So my best friend and I came up with a plan. She lives several hours away during the summer, which really sucks in many ways, but primarily because it cuts down on our mutual creative socializing and forces us to act like well-adjusted adults for the benefit of the masses. But I digress.

When we’re together, we camp our books and computers in some hip coffee shop and spend time drinking coffee and writing (as any self-respecting millennial writer does). When we’re not together, we end up mismatched, one of us drinking coffee when the other isn’t, one of us not writing when the other is. There is imbalance and disharmony. It is very bad. It does not do.

So one day we planned an impromptu, virtual coffee run. We each camped our books and computers at home, got coffee (at least, I had coffee. If she didn’t, I don’t know what the point of all this was), and challenged each other to write 1,000 words on our individual projects (that was the point).

I knew I could finish my story in a little over 1,000 words, so I set off eagerly. And it was grueling. I spent most of the time staring at the screen while my phone lit up with her texts signposting her progress, and I told myself “It’s fine, this is all fine, it’s not a contest, stop getting mad, you can write, you’re smart, you know words, THINK, DAMMIT!”

So relaxing.

But in the end, I finished my story in just shy of 1,500 words. And she finished a chapter of her book and started another in a little over 2,000. We both showed up. And our relationship is still intact, too. I don’t tell her how competitive I can be. She still thinks I’m nice and don’t care about it. Boy, do I have her fooled.

Sometimes just showing up is all you need, no matter what you’re doing. Showing up is 99% of my yoga hobby. Showing up is how my Russian is so amazing (like ridiculously good) at sports. Showing up is how anyone does what they do to make the world a better place.

Showing up builds something beautiful brick by brick, even if you don’t think you have the energy to do one more thing. And before you know it, you’ve created a world, and all you have to do is sand it down, polish it, and make it smooth and pretty.

Like I just did.

I Made Something! And Other Matters

Every week I used to have a “Crafterday” post here (think clever pun between “craft” and “Saturday”), which I haven’t done for a while. I guess I found different things to talk about. That, and I got too busy on Saturdays.

But if those posts were your cup of tea, you’re in for a few! (Cups of tea.)

Ever since we moved I’ve been obsessed with homemade banners to decorate the house: they’re cheap, they’re easy, and they’re whimsical, all winners for a poor college student!

(I apologize in advance for the crappy photos. I lost my light and the camera was put out about it.)

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I’ve made a few tiny triangle banners like this, using paint sample cards from Walmart. This is my Valentine’s palette, but I also have a winter one, a Christmas one, and a longer strand of blue and gray for our bedroom. I’m a tiny bit obsessed.

So imagine my joy when one of my favorite bloggers featured a No-Sew Heart Garland for Valentine’s Day!  Disney over at Ruffles and Stuff has the best ideas. (And the cutest kids, btw.)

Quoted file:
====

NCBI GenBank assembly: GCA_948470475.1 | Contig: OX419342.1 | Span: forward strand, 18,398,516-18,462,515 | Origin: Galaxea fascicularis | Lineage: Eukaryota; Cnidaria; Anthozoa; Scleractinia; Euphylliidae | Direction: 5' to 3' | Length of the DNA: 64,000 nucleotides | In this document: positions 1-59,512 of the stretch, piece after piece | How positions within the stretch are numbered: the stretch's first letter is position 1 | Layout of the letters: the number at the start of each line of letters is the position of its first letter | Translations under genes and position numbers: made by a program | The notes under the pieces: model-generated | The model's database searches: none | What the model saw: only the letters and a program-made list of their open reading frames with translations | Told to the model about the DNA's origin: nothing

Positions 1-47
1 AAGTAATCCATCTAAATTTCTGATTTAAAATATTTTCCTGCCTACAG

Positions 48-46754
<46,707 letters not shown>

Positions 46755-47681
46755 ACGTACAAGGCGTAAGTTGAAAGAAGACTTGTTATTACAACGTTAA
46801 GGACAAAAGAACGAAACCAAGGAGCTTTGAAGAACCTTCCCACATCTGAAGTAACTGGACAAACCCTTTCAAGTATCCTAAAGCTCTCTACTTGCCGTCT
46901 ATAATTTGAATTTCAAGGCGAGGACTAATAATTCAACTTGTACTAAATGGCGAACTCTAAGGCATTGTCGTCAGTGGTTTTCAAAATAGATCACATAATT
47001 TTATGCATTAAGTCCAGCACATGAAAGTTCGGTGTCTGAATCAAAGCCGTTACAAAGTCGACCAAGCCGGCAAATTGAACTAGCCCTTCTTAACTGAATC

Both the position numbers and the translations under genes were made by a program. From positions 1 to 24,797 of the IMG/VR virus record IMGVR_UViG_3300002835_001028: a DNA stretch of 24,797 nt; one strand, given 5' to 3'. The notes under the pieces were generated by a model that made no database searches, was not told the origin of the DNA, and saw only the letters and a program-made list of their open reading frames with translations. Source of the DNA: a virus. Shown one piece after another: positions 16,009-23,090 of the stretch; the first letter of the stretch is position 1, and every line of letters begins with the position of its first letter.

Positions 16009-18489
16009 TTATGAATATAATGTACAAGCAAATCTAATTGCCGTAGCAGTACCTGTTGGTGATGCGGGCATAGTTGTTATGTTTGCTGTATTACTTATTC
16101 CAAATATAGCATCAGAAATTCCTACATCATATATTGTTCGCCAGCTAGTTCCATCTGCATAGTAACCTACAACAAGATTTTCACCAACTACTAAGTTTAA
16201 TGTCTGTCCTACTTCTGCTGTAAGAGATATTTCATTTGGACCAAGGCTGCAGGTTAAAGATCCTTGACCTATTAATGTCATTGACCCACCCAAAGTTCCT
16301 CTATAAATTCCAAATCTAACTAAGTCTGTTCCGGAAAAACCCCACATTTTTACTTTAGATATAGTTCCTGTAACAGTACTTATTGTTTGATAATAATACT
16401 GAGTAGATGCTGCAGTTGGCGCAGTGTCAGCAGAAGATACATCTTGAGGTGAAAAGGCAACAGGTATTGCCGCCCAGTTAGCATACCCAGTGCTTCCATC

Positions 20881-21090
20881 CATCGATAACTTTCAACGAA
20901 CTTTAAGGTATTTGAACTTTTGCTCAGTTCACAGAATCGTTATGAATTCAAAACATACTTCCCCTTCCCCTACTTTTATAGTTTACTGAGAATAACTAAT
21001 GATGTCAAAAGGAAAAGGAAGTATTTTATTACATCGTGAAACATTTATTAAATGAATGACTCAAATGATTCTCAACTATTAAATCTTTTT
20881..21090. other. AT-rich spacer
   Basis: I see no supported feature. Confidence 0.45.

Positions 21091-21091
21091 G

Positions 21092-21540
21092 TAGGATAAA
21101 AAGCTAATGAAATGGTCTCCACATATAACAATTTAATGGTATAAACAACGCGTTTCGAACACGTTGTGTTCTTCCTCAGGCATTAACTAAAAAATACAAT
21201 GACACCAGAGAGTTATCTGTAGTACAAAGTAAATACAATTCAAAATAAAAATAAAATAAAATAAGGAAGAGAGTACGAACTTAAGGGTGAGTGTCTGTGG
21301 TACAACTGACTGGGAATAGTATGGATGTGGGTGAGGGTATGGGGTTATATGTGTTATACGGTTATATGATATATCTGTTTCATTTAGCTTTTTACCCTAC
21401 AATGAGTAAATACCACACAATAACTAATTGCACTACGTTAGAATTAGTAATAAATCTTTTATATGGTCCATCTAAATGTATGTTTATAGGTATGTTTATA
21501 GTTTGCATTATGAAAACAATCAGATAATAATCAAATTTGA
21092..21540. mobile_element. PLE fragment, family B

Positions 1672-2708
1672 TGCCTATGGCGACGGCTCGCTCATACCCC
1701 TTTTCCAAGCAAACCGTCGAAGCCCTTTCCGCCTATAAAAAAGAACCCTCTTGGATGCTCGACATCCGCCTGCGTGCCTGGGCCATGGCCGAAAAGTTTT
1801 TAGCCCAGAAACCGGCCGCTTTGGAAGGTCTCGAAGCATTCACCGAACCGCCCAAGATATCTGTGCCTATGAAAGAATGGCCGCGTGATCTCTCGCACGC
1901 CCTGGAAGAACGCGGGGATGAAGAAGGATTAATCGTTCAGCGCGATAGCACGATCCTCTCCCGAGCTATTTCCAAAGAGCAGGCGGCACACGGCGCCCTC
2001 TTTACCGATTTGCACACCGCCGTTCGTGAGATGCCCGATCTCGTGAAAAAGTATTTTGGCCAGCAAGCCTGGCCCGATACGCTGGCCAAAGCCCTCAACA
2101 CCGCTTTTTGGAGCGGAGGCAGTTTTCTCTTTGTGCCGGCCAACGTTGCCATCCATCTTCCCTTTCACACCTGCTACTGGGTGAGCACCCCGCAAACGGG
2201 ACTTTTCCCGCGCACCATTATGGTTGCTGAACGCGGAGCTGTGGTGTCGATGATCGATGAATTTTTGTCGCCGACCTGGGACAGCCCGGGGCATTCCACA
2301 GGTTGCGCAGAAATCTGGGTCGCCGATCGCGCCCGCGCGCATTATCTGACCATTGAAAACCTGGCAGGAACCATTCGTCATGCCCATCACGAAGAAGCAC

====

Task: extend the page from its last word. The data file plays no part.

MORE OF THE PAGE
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This was my version. I didn’t have the felt the tutorial calls for, and I wish I had – these scraps of Minnie Mouse-esque silk were hard to work with. :) I simplified the design with only three hearts; they pack a punch!

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Disney’s tutorial also inspired me to make another garland using my leftover crocheted hearts from last year. I love how it turned out!

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I also copied this with some plain fabric cutouts for my sewing corner:

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Gosh, I need help! We’re drowning in beautiful heart garlands!

In all seriousness though, I have been wanting to share Ruffles and Stuff on this site for a while (so thank you, garlands). I’ve followed Disney’s blog for several years now, and it’s been a constant source of encouragement to me. This is not only for the clever DIYs, but also for her honest and joyful approach to life, even when life gets really really bad. She has helped me to see that life is a very beautiful thing, and that one of the truest ways we can worship God is to live in gratitude, because He’s created every beautiful, ridiculous facet of life as a gift to us.

These ideas played a part in my resolution to “Take Joy” this year. Last year was difficult on many levels, and I learned a lot about myself and the people around me – lots of good things and lots of bad things, which are still good to know. As someone prone to anxiety more than I realized, learning to take joy in the little gifts of life is literally a life saver.

So go visit Ruffles and Stuff; you’ll be glad you did! Every day there’s something a little different to enjoy, and and Disney really is the sweetest ray of sunshine. :)

Have a great week folks! (Sorry about all the hearts!)

It’s Been Awhile

I want to be a blogger, I really do.
You wouldn’t know it by the frequency of my posts, but it’s true.
Life overwhelms, so many colors and flavors.
Some of them bitter and drab, others too sweet and bright.
And my very logical reaction is to curl up in a ball
and ignore every semblance of responsibility,
to cry like a tired child
who won’t admit she needs a nap.
This reaction may be logical, but it’s far from right.
And it takes me farther from who I want to be.
I – and we all – need to choose
what is important and what isn’t.
(The grownup word is pri-or-i-tize.)
And to pursue all that is lovely and pure,
And throw out that which hinders.
It’s been awhile since I’ve done that,
and it’ll be awhile until I get it right.
But it’s the only option.